433px-Digestive_system_diagram_edit.svg_If your body is getting it’s energy from the food you eat – well thats OK. But if it is burning the excess fat for energy – well that’s even better especially if you want to lose weight.

Here a quick resume about the two most misunderstood hormones that every dieter should know about.

Glucose is a simple sugar that provides energy to all of the cells in your body. Your cells then take in glucose from your blood and break it down for energy.

For instance, brain cells and red blood cells rely solely on glucose for fuel. The glucose in your blood comes from the food you eat.

When you eat, food gets metabolised via your intestines and is distributed through the bloodstream to the cells in your body.  In all conditions your body tries to keep the supply of glucose constant, maintaining as consistent as possible glucose concentration in the blood.  If it did not do this (as in diabetes for example) your cells would have too much glucose right after a meal (particularly a high carb one) and starve in between meals and during sleep.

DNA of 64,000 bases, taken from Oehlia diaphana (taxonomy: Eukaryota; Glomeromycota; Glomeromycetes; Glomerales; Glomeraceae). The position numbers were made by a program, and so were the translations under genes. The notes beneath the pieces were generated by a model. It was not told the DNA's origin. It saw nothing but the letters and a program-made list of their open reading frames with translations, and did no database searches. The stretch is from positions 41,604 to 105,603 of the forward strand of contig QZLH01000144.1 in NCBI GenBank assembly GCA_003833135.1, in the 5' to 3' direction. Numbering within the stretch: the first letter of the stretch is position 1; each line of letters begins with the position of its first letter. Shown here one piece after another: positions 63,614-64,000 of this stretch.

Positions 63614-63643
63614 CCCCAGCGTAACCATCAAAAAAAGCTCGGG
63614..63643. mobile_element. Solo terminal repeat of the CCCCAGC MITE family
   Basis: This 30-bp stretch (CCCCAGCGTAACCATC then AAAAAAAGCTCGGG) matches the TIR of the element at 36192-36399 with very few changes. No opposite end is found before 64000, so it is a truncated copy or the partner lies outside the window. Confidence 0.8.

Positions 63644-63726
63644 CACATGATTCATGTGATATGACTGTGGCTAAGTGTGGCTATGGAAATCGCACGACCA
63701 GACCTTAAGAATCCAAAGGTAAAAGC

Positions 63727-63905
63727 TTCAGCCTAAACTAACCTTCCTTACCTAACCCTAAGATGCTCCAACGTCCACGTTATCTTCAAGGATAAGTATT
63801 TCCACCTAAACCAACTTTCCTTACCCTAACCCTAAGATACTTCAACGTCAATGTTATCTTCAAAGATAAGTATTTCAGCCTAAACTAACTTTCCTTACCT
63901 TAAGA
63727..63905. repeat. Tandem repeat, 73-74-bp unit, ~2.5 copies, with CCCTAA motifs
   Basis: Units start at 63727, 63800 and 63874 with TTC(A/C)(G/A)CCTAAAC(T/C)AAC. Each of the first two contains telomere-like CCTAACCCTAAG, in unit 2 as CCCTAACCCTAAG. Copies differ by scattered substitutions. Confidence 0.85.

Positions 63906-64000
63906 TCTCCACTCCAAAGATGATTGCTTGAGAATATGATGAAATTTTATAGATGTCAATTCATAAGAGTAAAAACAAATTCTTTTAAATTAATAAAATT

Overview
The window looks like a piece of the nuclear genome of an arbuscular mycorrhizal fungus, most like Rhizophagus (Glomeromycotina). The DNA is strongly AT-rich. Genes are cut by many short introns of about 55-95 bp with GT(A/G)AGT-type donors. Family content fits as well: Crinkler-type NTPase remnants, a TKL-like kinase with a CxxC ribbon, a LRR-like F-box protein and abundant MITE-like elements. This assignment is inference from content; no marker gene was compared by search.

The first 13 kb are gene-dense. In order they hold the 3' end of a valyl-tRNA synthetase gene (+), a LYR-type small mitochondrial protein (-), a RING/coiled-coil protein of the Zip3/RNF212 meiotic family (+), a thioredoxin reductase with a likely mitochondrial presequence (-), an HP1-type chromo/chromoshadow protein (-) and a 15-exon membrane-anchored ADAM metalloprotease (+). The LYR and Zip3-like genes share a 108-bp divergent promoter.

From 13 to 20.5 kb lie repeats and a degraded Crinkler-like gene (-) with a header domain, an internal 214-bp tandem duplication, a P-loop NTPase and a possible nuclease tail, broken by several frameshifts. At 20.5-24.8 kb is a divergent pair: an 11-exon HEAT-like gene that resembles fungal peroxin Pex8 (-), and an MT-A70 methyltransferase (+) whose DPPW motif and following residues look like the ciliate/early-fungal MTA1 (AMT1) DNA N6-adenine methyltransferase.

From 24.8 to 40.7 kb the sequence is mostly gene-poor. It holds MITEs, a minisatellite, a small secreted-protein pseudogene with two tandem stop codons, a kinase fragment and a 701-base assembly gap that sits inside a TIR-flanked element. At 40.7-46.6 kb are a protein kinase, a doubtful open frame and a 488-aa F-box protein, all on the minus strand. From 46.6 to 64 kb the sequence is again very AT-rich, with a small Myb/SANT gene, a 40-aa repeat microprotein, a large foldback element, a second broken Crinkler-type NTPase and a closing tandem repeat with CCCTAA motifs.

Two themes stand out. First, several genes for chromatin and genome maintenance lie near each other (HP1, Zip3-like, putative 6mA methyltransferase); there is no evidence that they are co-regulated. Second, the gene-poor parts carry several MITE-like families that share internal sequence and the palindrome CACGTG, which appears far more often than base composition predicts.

When you have an excess of glucose, your body stores this in your liver and muscles by making glycogen,  long chains of glucose. Conversely, when glucose is in short supply, your body mobilizes glucose from stored glycogen and/or stimulates you to eat food.

To maintain this constant blood-glucose level, your body uses two hormones, insulin and glucagon, that are produced in your pancreas and have opposite actions.

Your pancreas is formed from clusters (Islets) of alpha and beta endocrine cells. The beta cells secret insulin and the alpha cells secret glucagons. Both these secretions are protein hormones made up of amino acids.

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Filed under: Digestion

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